MIGRAINE — WHAT YOU NEED TO KNOW
MIGRAINE — WHAT YOU NEED TO KNOW
What are migraines?
Migraines are a common yet complex condition with a wide variety of symptoms. They affect on average one in five women and one in 15 men, usually starting in early adulthood.
There are many types of migraine, including:
- migraine without aura – the most common type, where the migraine comes on without any warning signs
- migraine with aura – where specific warning signs appear before the migraine begins, such as flashes of light or tingling in the hands or face
- migraine aura without headache, also known as ‘silent migraine’ – where no headache develops but other migraine symptoms are experienced
What are the symptoms of migraines?
Migraine symptoms can vary from person to person and depending on the type of migraine experienced.
The main symptom is most usually a strong headache, typically to one side of the head with a pulsing or throbbing pain. In addition, you may also experience:
- Nausea and vomiting
- Blurred vision
- Sensitivity to light, sound or smell
- Seeing spots, wavy lines, flashing lights
If you experience a sudden, very intense headache, you should seek urgent medical care. This could be a sign of a more serious health condition.
What causes migraines?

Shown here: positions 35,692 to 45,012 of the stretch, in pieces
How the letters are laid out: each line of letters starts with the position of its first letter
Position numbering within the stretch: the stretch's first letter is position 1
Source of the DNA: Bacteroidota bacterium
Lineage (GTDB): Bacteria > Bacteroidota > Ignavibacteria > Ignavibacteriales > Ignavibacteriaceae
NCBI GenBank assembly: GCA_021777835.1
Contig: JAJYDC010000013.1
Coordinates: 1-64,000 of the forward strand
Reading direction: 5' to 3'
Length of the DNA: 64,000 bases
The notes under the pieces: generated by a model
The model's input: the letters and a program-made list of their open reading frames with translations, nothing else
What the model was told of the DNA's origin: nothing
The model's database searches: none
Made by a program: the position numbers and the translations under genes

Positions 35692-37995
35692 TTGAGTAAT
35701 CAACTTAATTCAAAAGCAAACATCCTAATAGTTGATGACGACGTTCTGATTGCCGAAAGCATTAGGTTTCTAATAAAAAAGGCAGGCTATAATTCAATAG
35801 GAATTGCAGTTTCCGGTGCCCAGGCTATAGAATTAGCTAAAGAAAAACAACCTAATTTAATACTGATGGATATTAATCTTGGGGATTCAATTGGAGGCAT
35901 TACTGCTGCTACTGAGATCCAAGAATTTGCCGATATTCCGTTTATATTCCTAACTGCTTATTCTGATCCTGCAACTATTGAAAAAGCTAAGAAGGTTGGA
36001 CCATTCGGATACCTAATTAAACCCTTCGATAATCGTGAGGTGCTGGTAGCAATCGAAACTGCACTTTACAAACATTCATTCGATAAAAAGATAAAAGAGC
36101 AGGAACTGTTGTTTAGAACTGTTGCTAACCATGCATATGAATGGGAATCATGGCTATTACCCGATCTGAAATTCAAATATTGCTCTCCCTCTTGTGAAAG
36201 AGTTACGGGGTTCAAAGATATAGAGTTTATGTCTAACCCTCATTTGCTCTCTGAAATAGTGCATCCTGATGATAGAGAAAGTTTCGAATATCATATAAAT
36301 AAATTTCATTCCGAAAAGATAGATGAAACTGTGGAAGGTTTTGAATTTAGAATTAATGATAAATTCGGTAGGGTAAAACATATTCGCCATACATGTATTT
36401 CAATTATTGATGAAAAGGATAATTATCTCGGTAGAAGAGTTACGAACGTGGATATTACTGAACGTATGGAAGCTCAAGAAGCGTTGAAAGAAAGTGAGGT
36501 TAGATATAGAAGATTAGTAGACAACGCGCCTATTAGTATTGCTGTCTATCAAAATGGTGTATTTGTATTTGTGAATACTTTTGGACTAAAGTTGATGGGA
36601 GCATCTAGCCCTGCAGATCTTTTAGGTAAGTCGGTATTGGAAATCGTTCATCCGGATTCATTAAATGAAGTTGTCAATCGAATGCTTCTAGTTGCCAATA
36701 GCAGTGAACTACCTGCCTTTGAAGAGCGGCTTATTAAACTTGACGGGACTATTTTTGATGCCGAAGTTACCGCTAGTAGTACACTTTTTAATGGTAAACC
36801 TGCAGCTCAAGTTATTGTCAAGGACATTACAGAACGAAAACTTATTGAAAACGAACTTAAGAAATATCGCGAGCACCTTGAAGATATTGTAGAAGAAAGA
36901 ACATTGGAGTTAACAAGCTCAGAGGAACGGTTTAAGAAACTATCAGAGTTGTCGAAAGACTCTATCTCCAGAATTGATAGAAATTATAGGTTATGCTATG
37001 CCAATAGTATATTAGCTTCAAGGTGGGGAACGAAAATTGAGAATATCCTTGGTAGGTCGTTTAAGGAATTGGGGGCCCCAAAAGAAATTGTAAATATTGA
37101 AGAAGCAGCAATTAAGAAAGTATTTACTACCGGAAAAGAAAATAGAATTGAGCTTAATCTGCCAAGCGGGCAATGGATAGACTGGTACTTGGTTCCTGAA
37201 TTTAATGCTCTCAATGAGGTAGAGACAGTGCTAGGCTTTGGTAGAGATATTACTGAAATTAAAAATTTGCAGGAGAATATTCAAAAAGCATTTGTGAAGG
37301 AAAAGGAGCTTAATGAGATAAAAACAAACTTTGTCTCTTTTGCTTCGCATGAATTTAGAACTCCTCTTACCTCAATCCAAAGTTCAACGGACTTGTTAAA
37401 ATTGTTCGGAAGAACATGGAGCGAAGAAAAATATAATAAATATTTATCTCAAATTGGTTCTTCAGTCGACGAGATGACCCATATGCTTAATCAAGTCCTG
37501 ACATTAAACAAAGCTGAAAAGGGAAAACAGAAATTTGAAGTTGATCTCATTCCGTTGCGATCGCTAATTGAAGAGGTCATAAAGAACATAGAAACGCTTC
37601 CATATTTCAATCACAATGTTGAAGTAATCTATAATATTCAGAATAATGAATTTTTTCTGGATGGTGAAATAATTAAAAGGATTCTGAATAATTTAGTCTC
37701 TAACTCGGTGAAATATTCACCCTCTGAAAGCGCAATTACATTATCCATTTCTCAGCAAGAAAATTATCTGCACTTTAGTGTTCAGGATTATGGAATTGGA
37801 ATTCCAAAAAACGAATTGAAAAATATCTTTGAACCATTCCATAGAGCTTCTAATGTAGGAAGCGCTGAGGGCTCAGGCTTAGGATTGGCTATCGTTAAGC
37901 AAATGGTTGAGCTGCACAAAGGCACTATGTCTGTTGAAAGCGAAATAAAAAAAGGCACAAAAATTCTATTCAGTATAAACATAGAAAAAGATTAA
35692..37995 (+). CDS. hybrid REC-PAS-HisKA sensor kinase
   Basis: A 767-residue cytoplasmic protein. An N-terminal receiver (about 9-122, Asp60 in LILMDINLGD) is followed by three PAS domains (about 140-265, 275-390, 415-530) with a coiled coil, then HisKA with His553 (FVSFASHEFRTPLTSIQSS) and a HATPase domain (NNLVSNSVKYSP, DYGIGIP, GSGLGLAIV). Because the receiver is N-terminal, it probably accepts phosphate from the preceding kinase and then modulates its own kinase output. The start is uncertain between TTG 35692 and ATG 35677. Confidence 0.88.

The precise cause of migraines still isn’t fully understood, but it’s thought a temporary change in the brain may affect the nerve signals, chemicals and blood vessels.
Certain factors may also affect when and how often you get migraines, including:
- Hormones – changes to hormonal balance, for instance from periods, ovulation, pregnancy or menopause
- Diet – missing meals, having irregular meal times, eating certain foods or becoming dehydrated
- Medicines – hormonal replacement therapy (HRT), the contraceptive pill and some sleeping tablets
- Sleep – irregular sleeping patterns or not getting enough sleep
- Stress – chemicals that are released into the brain when you’re experiencing stress
How do I know if I’m definitely having a migraine?
It can be difficult to know for certain if you’re experiencing a migraine rather than a different type of headache or other health issue. This service is only suitable if you've already been diagnosed with migraines by your GP.
If your symptoms are not consistent with migraines you've had in the past, this service isn’t suitable for you and you should see your GP face-to-face.
If you are over 50 years of age and have developed new headaches or migraines please discuss further with your GP.
If you’re experiencing a sudden, very intense headache, you should seek urgent medical care. This could be a sign of a more serious health condition.
What can I do to manage my migraines?
It’s not always easy to identify what causes a migraine but it’s worth keeping a migraine diary to see if there are any triggers. That might help you avoid them in the future. After an attack, write down what you ate and drank and any other factors, such as sleep, stress, medicines you're taking or stage in your hormonal cycle.
Acupuncture has been found to help prevent migraines for some people.
You may find that taking Riboflavin (vitamin B2) 400mg can also help reduce how often you get migraines and how severe they are. Speak to your Boots pharmacist for help choosing these supplements.